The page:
Happy Birthday, Uncle Bert

19 May, 2009 at 3:54 am (uncategorized)

Shamelessly stolen from Paul Hornschemeier, I wish to celebrate the birthday of the great 20th century humanist philosopher, Bertrand Russell (no relation). I do this by stealing an image that I peered at and poured over whilst visiting Boston’s Fine Museum of Arts, as we used to call it in high school.

Bertrand Russell as photographed by Yousuf Karsh

It’s difficult to see if this small reproduction, but as Russell lights his match in the darkness, he and the flame are both out of focus. What is in focus are his spectacles on the table in the left-hand foreground. I have no idea what this says about the photographer’s take on the subject, or why he chose this image out of the undoubtedly innumerable other shots of the famed thinker, but I found it to be supremely fascinating as an aesthetic choice, and perhaps one of the more subtly profound works in the exhibit.

It can be hard to appreciate an exhibit of 20th century celebrity portraiture. It’s all too easy to say, “Oh, yes, I have a postcard of that image of Audrey Hepburn” or “Huhn. So that’s what Nikita Khrushchev looked like…” and to simply move on. Once one recognizes Paul Newman or Ernest Hemingway, what further is one supposed to look for in the image? Karsh tried to portray them as powerful in their own right, and in their own sphere. I liked to look for the incidental details that revealed both the passage of time and the humanity of the sitter. Thin, gold wristwatches with the unmistakable slimness that accompanies fine internal clockworks. Thick cable sweaters with worn holes and slipped stitches. A fine network of lines around the eyes and knuckles, so much easier to examine in black and white. How even the meticulous banzai topiary of a moustache or beard always has errant tendrils. How many of the subjects smoked. How many didn’t. And whether the smoke was conceit of the photographer, who surely acknowledged if not encouraged the wisps and curls which do so much to both catch light and contain shadow.

But even all that observation and catalogue of detail still doesn’t encompass the artistry that is portraiture. To do that, one must paradoxically see what is unseen, or perhaps only seen with the self and not the eyes. Which is part of what I love about the Russell image… a photograph that hardly shows the subject at all.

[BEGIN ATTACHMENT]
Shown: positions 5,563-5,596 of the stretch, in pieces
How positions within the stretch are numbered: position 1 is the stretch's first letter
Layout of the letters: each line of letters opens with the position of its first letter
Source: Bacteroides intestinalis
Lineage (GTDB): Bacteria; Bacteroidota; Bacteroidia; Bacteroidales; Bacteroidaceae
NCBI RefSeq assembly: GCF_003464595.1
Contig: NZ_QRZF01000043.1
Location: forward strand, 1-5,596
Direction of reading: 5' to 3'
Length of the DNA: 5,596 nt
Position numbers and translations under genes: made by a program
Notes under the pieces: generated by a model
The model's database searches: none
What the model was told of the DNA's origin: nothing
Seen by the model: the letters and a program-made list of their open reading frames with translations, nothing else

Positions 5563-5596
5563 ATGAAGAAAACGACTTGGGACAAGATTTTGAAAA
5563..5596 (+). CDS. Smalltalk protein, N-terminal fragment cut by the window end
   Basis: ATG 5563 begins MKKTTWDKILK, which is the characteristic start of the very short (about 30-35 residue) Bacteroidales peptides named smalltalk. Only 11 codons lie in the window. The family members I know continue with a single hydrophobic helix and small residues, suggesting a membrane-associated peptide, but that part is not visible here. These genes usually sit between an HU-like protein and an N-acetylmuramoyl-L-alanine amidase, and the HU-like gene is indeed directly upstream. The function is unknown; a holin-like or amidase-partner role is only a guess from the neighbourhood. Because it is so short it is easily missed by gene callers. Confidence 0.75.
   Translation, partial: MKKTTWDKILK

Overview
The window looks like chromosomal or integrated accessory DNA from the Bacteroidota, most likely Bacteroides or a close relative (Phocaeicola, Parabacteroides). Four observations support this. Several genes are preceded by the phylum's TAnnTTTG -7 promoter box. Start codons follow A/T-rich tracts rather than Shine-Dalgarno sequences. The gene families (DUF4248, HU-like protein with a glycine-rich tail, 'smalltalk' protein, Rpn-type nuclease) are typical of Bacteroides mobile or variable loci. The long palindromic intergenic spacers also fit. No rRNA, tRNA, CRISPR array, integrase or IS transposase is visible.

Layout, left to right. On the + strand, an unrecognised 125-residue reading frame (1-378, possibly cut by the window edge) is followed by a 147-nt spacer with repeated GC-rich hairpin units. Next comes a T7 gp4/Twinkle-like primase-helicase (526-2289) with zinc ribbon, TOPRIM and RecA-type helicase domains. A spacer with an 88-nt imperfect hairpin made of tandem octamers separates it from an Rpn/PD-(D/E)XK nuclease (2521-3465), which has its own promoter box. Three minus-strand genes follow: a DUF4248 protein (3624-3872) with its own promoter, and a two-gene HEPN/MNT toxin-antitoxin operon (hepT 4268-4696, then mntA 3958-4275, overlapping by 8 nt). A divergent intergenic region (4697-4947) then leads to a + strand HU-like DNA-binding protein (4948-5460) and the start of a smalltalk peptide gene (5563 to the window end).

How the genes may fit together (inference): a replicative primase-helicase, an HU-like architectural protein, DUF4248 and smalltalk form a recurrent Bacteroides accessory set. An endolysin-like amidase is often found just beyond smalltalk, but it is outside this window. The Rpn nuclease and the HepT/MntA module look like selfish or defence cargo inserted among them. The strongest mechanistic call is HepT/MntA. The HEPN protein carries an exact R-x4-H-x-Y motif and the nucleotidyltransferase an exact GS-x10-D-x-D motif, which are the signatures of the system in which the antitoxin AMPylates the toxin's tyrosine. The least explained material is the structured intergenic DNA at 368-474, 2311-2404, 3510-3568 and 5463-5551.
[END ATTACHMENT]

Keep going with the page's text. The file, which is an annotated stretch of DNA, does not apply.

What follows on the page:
Further Reading
     + MFA exhibit page
     + Time magazine slideshow of featured images
     + Boston Phoenix article about the exhibit


  1. Eduardo said,

    How do I find a print of this image? Please tell me, or at least send me a better quality image so that I can have it printed. Much appreciated. I will reply if I can see that you have. Thank you :)

  2. Benjamin Russell said,

    So far as I know, this is not the traditional portrait of Russell that Karsh's estate typically licenses. If you search for "yousuf karsh" + "bertrand russell" + print, you can find a regal portrait, but not this muted, smoky, mysterious one. And, I should add, the prints that are available seem to be actual enlarged photographs, full silver gelatin prints, and not poster reproductions, and tend to run about three or four thousand dollars.Unfortunately, it seems unlikely that I can help you. The best possibility is taking a look at Karsh's book Regarding Heroes, which has the portrait of Russell on plate 79. That might be the only available paper version of what you're looking for.

  3. Eduardo said,

    Many thanks.

  4. Benjamin Russell said,

    Some decent quality Flickr images from the exhibit can be found collected in this LiveJournal post: http://everyday-i-show.livejournal.com/125369.html

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